that. It will mostly be forgotten by the time Modern Masters 2017 comes out, though some of the cards will
retain their post-spike value in hopes that it can be fixed or a
different format will come along soon enough.
The first part of this prediction certainly came true. Frontier sputtered
out fast, and it was old news by the time we were opening fetchlands and
moaning about Death’s Shadow in May. While some of its staples have
retained their value, it’s been thanks to Modern and Commander, not the
hope of another Frontier-ish format.
By this time next year, we will have a different Modern-alternative
format to obsess over.
This hasn’t really happened yet, though I wouldn’t be surprised if the
first set released on Arena becomes a new suggested starting point for a
post-Modern format. That’ll be far in the future, though, and in the
meantime, we’re dancing with Standard, Modern, and Legacy.
The most surprising teams in football next year will be the Tennessee
Titans (will win 10+ games) and Arizona Cardinals (ditto).
Oh, come on! After years and years of picking the Jacksonville Jaguars to
break out, they finally start to play well and I went with the stupid
Titans and Cardinals. I guess the Titans are somewhat better than they were
last year, but they were a sexy breakout pick by the time the pre-season
rolled around and they’re no lock to hit ten wins (they’re 8-5 as I write
this). The Cardinals lost their star running back and starting QB, though
they’ve looked okay at times despite that.
Current Patriots backup quarterback Jimmy Garoppolo will win at least
five games next year as somebody’s starting QB. Cleveland?
New England really should have traded Garoppolo to Cleveland last winter.
Instead, they gave their third stringer Jacoby Brissett to the Colts for
mediocre WR Philip Dorsett right before the start of the season, only to
see him become a competent NFL start with a significant amount of trade
value. Then they traded Garoppolo at the trading deadline anyway, only
getting back a second round pick in return. I can’t criticize the greatest
coach of all time for much, but this was a frustrating series of moves.
Of course, I still have an outside shot of getting this prediction right.
San Francisco gave the reigns to Garoppolo with just five games to go in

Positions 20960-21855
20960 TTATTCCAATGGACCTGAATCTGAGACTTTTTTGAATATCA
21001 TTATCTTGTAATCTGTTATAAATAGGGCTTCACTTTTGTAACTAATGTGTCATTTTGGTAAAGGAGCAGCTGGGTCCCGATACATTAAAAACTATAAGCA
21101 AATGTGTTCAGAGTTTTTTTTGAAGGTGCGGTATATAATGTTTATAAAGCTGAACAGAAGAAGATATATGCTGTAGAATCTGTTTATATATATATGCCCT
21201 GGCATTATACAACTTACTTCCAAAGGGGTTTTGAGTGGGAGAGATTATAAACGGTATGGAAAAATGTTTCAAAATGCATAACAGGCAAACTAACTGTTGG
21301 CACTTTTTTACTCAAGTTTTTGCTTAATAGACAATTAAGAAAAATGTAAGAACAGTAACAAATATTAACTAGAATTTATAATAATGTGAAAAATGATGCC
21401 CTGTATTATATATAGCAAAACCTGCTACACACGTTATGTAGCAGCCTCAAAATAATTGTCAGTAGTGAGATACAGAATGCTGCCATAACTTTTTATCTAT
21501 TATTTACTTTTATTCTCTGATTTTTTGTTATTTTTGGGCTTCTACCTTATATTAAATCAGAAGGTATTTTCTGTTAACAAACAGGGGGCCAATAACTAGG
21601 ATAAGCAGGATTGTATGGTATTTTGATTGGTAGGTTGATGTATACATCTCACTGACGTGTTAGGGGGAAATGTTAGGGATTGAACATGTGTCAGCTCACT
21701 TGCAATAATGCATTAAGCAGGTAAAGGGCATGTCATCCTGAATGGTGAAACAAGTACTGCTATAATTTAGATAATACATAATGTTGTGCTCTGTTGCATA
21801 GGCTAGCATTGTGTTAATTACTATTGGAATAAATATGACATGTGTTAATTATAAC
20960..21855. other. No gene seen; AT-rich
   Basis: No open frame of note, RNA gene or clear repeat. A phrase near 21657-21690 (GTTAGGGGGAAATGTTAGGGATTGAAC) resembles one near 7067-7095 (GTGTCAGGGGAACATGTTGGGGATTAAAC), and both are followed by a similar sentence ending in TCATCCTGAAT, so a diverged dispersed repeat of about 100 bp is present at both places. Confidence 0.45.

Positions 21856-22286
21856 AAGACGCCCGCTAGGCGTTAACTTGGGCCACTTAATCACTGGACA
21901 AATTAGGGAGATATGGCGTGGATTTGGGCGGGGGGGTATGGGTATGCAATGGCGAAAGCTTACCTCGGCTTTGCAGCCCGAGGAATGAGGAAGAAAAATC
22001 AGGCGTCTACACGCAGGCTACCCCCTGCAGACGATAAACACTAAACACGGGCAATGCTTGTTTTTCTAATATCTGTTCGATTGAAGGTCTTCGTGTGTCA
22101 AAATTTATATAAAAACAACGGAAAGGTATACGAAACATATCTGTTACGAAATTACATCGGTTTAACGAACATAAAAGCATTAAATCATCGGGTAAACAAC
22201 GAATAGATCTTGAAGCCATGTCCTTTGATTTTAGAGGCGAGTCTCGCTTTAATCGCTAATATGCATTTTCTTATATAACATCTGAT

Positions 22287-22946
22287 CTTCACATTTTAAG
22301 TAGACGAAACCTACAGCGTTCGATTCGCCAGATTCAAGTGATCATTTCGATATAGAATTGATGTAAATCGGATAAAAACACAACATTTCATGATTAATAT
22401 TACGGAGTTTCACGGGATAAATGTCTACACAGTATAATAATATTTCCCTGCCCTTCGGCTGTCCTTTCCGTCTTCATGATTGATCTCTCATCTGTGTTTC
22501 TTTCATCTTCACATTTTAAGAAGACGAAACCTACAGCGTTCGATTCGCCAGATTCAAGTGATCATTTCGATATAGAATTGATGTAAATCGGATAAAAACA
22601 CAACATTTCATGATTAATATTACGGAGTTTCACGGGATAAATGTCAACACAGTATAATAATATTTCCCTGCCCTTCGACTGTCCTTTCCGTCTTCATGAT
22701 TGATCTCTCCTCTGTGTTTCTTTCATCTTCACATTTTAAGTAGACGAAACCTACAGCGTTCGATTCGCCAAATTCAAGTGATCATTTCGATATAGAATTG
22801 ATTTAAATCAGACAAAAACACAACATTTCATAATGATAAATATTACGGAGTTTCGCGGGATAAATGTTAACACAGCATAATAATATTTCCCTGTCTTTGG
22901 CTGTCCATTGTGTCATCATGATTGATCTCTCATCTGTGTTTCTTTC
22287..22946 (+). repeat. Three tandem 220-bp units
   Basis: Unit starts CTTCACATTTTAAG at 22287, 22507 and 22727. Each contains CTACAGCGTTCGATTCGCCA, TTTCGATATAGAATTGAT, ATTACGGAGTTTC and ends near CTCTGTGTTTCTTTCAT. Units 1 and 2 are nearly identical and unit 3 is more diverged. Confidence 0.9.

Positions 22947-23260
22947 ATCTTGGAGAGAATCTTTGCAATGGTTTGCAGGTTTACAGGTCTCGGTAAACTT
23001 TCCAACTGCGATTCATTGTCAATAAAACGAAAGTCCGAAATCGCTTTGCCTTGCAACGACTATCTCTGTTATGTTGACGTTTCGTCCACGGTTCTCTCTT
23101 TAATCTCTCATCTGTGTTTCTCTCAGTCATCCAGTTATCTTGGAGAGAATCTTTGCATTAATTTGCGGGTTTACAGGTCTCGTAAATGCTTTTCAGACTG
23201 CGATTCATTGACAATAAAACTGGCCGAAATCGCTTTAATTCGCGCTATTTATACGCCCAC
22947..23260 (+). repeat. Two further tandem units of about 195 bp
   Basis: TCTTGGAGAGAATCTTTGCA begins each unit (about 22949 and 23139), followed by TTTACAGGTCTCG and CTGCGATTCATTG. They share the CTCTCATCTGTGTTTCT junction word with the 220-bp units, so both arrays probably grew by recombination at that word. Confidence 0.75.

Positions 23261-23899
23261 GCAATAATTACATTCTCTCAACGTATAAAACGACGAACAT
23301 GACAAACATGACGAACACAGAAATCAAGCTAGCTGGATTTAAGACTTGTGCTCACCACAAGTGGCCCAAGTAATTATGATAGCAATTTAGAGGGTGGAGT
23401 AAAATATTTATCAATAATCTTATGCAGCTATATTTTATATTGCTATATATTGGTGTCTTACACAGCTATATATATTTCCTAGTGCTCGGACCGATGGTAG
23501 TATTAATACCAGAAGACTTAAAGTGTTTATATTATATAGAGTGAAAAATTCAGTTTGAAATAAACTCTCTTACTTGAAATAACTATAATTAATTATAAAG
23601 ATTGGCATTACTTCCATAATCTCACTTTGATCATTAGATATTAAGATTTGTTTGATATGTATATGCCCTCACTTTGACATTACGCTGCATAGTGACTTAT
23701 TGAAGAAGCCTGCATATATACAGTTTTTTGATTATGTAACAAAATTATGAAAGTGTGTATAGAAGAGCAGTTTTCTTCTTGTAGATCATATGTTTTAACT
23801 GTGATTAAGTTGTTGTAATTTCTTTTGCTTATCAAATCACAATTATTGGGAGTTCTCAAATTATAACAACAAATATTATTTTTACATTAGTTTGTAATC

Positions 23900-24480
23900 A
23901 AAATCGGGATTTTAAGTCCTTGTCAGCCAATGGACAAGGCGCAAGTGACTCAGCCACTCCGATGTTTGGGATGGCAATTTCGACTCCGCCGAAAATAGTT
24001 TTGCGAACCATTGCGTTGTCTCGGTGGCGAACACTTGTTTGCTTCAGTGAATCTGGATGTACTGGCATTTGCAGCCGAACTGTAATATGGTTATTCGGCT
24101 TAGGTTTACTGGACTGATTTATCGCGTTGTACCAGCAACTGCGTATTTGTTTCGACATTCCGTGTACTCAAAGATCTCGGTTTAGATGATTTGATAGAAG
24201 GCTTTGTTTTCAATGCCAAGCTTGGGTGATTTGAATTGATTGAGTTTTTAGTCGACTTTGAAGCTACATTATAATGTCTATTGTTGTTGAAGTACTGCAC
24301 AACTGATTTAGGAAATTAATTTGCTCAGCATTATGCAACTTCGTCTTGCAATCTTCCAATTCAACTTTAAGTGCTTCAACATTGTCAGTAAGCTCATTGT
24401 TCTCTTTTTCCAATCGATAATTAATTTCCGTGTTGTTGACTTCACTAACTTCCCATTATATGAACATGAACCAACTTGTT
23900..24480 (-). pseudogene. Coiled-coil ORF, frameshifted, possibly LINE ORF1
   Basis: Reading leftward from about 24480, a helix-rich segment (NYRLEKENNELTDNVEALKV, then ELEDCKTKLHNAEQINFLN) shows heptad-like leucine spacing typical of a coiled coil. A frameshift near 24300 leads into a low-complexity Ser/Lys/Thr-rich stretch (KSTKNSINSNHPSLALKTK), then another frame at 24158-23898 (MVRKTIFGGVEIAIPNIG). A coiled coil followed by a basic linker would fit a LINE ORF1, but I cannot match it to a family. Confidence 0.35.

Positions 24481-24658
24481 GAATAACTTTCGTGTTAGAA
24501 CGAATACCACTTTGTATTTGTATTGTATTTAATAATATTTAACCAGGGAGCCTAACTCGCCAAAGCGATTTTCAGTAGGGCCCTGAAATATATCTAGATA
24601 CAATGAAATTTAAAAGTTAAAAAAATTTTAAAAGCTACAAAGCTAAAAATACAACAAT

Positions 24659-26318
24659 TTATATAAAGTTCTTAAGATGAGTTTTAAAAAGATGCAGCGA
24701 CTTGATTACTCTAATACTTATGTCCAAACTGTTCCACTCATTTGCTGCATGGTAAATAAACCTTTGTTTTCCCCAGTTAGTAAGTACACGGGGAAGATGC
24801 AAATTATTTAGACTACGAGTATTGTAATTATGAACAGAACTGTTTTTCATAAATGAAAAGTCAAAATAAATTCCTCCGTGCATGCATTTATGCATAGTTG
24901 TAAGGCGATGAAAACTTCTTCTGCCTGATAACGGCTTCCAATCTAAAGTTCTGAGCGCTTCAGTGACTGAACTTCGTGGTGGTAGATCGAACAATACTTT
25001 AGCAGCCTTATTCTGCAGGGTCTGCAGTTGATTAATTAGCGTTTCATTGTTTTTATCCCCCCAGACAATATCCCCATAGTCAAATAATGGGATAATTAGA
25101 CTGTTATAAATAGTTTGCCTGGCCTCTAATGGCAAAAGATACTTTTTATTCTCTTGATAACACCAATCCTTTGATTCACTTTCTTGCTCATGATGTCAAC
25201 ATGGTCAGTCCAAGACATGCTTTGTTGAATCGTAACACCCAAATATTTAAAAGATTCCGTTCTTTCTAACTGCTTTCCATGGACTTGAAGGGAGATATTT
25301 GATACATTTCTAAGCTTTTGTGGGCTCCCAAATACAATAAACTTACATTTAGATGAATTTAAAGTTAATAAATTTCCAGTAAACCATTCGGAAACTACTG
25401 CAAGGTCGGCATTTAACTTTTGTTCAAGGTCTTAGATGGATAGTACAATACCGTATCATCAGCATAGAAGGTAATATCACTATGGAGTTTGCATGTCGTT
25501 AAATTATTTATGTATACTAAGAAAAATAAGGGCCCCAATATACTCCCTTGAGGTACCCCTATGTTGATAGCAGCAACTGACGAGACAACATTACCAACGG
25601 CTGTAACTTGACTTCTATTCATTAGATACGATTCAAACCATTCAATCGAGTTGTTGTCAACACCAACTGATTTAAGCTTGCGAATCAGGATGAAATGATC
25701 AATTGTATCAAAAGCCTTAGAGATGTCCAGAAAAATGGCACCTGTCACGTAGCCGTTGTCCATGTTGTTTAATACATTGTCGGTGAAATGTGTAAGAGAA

the season, and as I write this he’s already won his first two. I doubt
he’ll run the table, but you never know!
[CEDitor’s Note: Jimmy Jesus got those five wins and the 49ers have
hope. Cleveland went 0-16 and the city is having a parade celebrating
this major accomplishment. All is right in the world.]
The New England Patriots will defeat the Dallas Cowboys and win the
2017 Super Bowl.
The Cowboys made it deep into the 2017 playoffs, but the New England
Patriots ended up beating the Atlanta Falcons instead. I’ll give myself
half credit for correctly calling the champs.
The most surprising teams in baseball this year? The New York Yankees
and Seattle Mariners.
The New York Yankees were the most surprising team in baseball, making a
deep playoff run during a rebuilding year thanks to out-of-nowhere
performances from young players like Luis Severino and the brilliant Aaron
Judge. The other surprising teams last year were Colorado, Milwaukee,
Arizona, and Minnesota. The Mariners had some flashes, but never really
performed beyond their expectations. Half credit once again here.
Red Sox pitcher Eduardo Rodriguez will out-pitch the rotation’s big
three of Chris Sale, Rick Porcello, and David Price.
Eduardo Rodriguez got hurt in spring training and ended up having a
frustrating, lost season. He looked good in flashes, but Drew Pomeranz
ended up being the surprising member of that staff once Price got hurt and
The Los Angeles Dodgers will beat the Houston Astros in six games to
win the 2017 World Series.
Not bad! Last year, I called Chicago over Cleveland in Game 7, so I’m
currently on a four for four streak when predicting the teams in the World
Series. Maybe I should do baseball finance from now on? Regardless, LA
couldn’t close the deal in Game 6, and Houston ended up taking home the
trophy in the end. Good for them.
Google Glass may be dead, but some variation of a digital heads-up
display will make major waves in the tech community next year.
There are still a few companies trying to make this work, but we’re pretty
far from “major waves.” Much like VR has made a massive comeback in the
gaming community despite being left for dead back in the nineties, I still
think that wearable HUD-style tech is going to break through at some point.
It hasn’t happened yet, though.
Emrakul, the Promised End will break $30 and touch $40 at some point
I have no doubt that this would have happened had Emrakul, the Promised End
not been banned in January. Instead, the card cratered almost immediately
after getting the axe and has yet to recover. It’ll creep up at bit at some
point thanks to casual demand, but I’m not sure it’ll ever hit $40.
Smuggler’s Copter will hit $25.
Smuggler’s Copter was banned as well, of course. I’m glad both of these
oppressive cards got what was coming to them, but your portfolio took a
pretty serious hit if you bought in back in December like I suggested. I
really didn’t think WotC would actually start banning things in Standard
again after so many years of silence.
Aetherworks Marvel will hit $20.
And here’s where I went three for three in nailing banned cards. Hooray for
me, I guess? Of course, Aetherworks Marvel didn’t hit $20 even though the
card got plenty of time to shine before being banned, but I feel like that
speaks to just how colossally broken the Standard format was last spring.
At least one of the intro deck planeswalkers will show up in a good
Standard brew and we’ll all have to run out to Target in order to try
and buy them out.
Not only hasn’t this happened, there haven’t really been any close calls. I
still feel like WotC is going to vastly under-test one of these cards at
some point, though, and I want to be ready when they do.